Too tame Turkish pop

Yil Dönümü

by Mustafa Üstünel – on the album “Sevgilim Almanyali”

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This track starts off like the coolest Casio demo ever.

The timbres are all familiar 80s/90s digital keyboard but the track begins with an intoxicating, serpentine melody. Singer Mustafa Üstünel has a pliant tenor voice — but it tends to get a bit adenoidal in the upper ranges. And the melodies of his vocal lines, though they have familiar mideastern microtonal elements, don’t seem to capture the same exoticism as that opening melody.

Also, the higher production values and surprisingly restrained use of reverb and echo may well disappoint those more accustomed to the timeless exociticism of a huge, dark voice bellowing into a spring reverb over a wall of middle eastern strings, so familiar from older recordings from Turkey, Iran, and elsewhere.

I listened to 3 tracks, 2-5. If you hurry, you could be the first to listen to the next 9 or so. That said, I think I’d recommend going back in the Forgotify Files a few days to the next most recent contribution from the Turkic world, which was overflowing with gritty, distorted, awesomely echoey, world vibe.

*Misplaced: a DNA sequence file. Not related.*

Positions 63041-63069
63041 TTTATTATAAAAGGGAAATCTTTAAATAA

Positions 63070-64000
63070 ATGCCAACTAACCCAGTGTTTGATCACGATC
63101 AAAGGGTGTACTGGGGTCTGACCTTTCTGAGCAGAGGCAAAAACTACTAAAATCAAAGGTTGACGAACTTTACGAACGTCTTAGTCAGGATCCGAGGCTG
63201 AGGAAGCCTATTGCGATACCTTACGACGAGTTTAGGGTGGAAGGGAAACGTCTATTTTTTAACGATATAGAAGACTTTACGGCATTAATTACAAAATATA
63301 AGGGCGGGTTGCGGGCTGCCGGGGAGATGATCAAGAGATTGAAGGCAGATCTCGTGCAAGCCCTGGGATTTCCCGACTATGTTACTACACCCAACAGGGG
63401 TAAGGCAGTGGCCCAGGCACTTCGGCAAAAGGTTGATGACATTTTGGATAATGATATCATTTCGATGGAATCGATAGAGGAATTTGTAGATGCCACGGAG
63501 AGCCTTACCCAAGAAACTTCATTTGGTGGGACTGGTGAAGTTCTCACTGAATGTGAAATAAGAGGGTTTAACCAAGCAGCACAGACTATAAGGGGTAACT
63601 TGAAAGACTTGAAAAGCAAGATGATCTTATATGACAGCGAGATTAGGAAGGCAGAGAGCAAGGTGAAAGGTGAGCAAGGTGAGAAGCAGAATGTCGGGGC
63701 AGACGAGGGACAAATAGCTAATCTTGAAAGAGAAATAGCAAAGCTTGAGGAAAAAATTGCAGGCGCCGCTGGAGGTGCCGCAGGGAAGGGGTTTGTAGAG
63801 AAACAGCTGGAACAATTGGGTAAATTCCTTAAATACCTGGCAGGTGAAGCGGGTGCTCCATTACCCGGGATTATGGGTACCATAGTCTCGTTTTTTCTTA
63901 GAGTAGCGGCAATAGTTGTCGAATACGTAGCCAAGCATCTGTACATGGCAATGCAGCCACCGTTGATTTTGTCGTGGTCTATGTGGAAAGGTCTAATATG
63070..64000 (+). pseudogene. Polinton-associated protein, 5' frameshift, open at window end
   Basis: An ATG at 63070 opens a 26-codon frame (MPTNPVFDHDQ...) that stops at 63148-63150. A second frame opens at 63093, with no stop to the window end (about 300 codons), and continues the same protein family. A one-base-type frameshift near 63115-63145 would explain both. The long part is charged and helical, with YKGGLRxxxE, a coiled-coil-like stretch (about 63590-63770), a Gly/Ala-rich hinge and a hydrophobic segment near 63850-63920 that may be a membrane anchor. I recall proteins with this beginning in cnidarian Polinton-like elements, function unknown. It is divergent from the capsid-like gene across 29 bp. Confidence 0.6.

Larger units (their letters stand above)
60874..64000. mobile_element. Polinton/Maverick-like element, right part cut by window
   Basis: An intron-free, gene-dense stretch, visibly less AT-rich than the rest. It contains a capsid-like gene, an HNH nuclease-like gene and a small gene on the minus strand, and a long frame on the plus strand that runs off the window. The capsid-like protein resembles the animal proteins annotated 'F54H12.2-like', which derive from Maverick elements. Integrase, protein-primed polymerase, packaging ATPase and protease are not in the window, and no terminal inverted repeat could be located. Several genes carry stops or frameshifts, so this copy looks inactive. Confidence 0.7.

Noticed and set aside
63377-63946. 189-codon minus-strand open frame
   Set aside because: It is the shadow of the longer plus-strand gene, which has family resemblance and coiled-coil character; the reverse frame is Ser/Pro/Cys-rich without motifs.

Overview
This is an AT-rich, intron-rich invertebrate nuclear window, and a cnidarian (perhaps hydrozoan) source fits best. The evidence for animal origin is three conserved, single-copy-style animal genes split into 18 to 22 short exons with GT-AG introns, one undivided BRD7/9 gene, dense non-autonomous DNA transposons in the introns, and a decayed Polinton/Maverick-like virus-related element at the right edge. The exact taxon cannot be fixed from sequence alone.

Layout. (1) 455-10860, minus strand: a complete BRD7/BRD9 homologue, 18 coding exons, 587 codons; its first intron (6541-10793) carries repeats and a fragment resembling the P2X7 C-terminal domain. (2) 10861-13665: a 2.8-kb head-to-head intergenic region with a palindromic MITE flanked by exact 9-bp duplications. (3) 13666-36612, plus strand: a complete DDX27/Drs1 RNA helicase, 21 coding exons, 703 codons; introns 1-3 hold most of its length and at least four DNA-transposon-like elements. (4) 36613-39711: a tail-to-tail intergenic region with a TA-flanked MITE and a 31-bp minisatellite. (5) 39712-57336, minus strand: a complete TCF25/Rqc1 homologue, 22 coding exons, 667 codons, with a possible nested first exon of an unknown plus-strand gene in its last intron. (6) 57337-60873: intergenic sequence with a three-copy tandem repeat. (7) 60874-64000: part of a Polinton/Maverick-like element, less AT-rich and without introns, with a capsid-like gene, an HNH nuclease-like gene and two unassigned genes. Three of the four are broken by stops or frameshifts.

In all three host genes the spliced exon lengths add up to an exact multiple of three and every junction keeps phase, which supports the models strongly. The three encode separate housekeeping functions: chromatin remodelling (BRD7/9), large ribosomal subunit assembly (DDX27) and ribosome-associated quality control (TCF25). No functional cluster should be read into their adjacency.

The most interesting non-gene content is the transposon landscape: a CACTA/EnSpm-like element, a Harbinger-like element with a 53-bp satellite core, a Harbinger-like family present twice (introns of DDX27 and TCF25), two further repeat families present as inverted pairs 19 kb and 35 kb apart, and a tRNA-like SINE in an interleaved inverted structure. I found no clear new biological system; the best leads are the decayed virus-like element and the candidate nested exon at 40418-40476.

Not what I was expecting… microtonal singing, balalaikas, and an ocean of reverb

BaSa Gelmeyen Olmaz

by Bestekar Salihi – on the album “Liseli Sevdigim”

1ba0c012bf9cebda6381fb63f0213d0b3185cc4dFrom the bland, modern cover I was somehow expecting maybe some polite, contemporary jazz.

What I got was wild, wooly, deeply reverbed Turkish (I think, info in English on this artist proved hard to find — certainly he seems to be based in Turkey) balalaika pop, with the husky voiced singer weaving microtonal melodies through a wilderness of hissy, indistinct overdubs drowned in reverb…

That might not sound all that cool, I dunno. But I find it as oddly compelling as a taxi ride through the outskirts of Istanbul… in fact, this collection, for me, evokes an imagined transistor radio swinging by a hand strap from the mirror of such a taxi as the utterly exotic and strangely distant music sways in the listener’s mind.

On Google Music